Army’s Equipment Choices Shaped by Afghanistan War
Purchases of new gear range from a new camouflage pattern for combat uniforms to lighter body armor, machine guns and portable oxygen tanks for helicopter pilots.
The Army’s program office for soldier equipment is busier than ever, noted Brig. Gen. Peter Fuller, who oversees the $6 billion a year research and procurement organization based at Fort Belvoir, Va.
One of the immediate priorities is to acquire a new camouflage uniform that can better blend with the Afghan terrain. The Army is under pressure from influential appropriator,Rep. Jack Murtha, D-Pa., to quickly field the new garments.
The plan is to test two variants: a “multicam” pattern that is favored by special operations forces and a “universal camouflage pattern delta,” which is similar to the current uniform but features an additional shade of brown. Two battalions in Afghanistan will be each outfitted with the new patterns. Army officials will take photos of the soldiers in different locations. Soldiers’ feedback and the photos will be presented to Army leaders in January so they can make a final decision on what uniform to field, said Col. William Cole, program manager for soldier protection.
At a Pentagon news conference Oct. 27, two soldiers displayed the new patterns. “I like the design and fit,”said Maj. John Bryan, who was wearing the UCPD “But what looks good at the PX”may not be the best choice for combat, he said. “Until we get to the mountains of Afghanistan, there’s no way to know which one is better.”
Body armor purchases also are driven by the needs of troops in Afghanistan.
For dismounted patrols in the mountains, “commanders want options to lighten the load,” Cole told reporters.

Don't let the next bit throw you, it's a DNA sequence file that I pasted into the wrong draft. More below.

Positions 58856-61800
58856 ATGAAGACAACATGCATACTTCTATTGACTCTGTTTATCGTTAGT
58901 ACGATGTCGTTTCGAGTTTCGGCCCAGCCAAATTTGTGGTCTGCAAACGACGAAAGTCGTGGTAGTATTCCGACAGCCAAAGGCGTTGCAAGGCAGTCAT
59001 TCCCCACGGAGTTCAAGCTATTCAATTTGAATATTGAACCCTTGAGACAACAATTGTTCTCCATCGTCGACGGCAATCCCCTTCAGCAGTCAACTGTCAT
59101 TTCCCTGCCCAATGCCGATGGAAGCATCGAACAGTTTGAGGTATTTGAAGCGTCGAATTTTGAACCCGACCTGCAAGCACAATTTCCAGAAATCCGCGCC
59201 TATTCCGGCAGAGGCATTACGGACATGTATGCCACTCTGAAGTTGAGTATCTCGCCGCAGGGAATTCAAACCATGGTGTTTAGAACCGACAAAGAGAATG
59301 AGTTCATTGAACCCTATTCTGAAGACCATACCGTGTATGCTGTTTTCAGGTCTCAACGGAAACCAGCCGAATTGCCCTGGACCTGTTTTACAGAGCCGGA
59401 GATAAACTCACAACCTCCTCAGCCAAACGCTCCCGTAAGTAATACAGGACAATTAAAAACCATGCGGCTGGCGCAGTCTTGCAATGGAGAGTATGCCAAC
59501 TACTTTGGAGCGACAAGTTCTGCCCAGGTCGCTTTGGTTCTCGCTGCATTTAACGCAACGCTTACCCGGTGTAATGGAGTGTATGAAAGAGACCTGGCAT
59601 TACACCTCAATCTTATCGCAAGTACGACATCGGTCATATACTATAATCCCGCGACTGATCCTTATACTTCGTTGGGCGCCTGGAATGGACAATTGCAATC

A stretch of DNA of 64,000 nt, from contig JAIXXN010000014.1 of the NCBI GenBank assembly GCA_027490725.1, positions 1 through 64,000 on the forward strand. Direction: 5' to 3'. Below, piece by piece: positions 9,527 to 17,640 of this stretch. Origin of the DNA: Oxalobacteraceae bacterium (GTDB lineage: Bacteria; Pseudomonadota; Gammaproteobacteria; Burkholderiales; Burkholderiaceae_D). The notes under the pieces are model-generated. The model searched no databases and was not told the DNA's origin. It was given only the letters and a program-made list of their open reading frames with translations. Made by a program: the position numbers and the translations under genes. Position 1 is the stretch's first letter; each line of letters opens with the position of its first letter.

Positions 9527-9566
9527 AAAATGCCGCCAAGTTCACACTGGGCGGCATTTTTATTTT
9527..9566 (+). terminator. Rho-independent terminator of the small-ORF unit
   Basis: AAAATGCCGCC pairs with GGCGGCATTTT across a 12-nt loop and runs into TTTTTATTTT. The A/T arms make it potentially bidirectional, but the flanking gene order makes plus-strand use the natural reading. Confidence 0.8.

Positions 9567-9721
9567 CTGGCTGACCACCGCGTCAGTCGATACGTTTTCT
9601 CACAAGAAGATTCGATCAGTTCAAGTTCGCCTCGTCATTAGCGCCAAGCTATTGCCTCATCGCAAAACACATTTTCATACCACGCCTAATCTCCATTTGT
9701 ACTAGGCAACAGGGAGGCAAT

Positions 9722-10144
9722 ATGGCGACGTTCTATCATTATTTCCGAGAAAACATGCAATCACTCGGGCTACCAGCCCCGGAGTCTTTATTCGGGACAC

The protective vest that was designed for troops in Iraq is too heavy for soldiers in Afghanistan.
The Army agreed to buy a “plate carrier” vest that offers less coverage but is half the weight. The vest troops wear in Iraq was designed to protect against fragmentation and blasts such as roadside bombs. “At 5,000 feet in the mountains of Afghanistan, they’re not getting hit by IEDs,” Cole said.
Lighter machine guns also are on their way to Afghanistan.
The Army was able to convince U.S. Special Operations Command to share its contract to buy up to 1,000 MK48 assault 7.62mm machine guns, which have a range of 800 meters. The Army is fielding 350 of the new guns, to be split among three different brigades. Because of their relative low weight of 18.5 pounds, these weapons are suited for use at higher elevations, said Col. Doug Tamilio, program manager of soldier weapons.
The machine gun most widely used in the Army, the M240B, weighs 27.5 pounds. An infantry brigade typically carries 159 240Bs. The plan is for three brigades to also bring 150 of the MK48s, which would be assigned to soldiers who must fight at higher altitudes.